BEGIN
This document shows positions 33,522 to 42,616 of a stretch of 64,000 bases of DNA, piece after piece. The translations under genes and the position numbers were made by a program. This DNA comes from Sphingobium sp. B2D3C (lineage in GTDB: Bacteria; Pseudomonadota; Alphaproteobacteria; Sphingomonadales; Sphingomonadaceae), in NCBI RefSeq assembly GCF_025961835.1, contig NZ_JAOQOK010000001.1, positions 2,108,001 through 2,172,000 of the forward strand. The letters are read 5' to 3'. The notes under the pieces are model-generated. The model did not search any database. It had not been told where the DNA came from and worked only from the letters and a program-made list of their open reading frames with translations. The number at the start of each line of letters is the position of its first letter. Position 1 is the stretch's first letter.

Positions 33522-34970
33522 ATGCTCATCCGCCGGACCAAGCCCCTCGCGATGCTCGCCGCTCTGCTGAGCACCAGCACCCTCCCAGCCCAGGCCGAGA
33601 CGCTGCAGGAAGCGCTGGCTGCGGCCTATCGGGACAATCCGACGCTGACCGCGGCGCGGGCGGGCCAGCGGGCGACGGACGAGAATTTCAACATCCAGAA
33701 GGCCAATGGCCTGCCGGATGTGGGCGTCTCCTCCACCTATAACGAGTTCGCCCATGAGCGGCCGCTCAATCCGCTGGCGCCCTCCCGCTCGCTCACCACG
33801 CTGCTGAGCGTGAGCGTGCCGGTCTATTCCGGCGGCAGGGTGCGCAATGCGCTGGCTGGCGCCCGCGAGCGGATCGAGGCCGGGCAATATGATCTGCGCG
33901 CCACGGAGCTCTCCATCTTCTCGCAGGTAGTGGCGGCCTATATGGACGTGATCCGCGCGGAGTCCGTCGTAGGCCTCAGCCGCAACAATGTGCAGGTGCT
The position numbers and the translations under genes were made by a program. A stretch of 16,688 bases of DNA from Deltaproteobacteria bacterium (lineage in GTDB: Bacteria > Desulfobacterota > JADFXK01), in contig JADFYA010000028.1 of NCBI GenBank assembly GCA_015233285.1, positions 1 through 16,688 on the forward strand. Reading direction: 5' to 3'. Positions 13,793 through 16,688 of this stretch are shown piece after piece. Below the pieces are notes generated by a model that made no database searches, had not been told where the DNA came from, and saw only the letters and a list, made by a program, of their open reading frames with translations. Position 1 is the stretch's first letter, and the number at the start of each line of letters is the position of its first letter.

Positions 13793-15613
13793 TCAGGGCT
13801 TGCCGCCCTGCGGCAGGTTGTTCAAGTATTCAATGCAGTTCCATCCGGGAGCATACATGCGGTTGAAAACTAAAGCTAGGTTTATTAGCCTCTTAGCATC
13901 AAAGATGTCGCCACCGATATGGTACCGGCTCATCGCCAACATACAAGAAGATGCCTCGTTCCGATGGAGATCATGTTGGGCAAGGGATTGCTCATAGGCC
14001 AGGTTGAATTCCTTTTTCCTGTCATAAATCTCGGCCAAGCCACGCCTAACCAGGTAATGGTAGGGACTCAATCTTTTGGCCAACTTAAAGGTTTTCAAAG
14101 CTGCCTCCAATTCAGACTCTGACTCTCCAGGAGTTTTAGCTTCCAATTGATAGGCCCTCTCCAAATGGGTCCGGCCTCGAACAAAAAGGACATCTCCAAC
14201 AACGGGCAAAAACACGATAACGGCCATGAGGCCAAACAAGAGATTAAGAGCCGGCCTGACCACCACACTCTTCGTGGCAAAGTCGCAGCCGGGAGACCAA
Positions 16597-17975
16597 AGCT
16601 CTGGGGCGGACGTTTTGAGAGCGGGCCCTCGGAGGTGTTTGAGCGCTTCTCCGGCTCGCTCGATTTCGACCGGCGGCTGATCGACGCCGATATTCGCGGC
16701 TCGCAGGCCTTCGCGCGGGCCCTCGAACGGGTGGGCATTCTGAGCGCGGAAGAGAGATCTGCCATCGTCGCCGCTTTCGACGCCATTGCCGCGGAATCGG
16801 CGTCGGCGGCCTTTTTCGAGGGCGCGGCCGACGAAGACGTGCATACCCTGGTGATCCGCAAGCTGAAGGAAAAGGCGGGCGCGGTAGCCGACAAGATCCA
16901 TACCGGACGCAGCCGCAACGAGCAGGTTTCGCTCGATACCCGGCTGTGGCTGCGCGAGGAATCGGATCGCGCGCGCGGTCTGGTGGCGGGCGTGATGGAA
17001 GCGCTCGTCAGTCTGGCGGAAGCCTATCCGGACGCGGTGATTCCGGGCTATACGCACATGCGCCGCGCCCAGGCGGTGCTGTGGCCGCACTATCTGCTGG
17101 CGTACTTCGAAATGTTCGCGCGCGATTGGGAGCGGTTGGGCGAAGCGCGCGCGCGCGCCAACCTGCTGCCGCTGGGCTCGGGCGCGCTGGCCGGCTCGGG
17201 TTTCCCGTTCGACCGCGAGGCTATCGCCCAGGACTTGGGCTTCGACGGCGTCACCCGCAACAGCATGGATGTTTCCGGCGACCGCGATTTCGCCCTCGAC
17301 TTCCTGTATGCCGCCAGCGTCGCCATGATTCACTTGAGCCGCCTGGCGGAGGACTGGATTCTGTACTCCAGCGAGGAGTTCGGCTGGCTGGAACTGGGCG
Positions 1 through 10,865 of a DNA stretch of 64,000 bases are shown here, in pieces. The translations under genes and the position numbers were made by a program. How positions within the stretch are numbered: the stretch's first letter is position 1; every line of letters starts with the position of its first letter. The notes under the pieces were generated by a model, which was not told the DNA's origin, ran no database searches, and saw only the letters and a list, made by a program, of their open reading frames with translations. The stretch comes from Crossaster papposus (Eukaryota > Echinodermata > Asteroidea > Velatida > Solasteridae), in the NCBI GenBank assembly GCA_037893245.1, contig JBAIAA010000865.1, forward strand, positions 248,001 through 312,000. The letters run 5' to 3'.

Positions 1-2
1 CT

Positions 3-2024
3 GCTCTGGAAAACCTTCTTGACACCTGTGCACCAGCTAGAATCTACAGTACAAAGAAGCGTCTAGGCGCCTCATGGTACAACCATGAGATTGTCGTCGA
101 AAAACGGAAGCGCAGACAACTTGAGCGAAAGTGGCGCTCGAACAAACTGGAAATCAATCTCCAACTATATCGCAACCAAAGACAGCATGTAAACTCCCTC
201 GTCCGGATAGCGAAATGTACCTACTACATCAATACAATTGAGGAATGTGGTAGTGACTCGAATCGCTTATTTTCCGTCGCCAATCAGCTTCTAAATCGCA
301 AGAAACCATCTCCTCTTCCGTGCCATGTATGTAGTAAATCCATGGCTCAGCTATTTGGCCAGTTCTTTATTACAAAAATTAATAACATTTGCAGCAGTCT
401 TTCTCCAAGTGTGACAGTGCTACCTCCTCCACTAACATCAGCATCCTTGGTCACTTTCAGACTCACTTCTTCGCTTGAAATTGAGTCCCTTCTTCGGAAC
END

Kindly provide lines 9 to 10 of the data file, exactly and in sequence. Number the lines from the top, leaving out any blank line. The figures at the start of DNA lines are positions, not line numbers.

Positions 13793-15613
13793 TCAGGGCT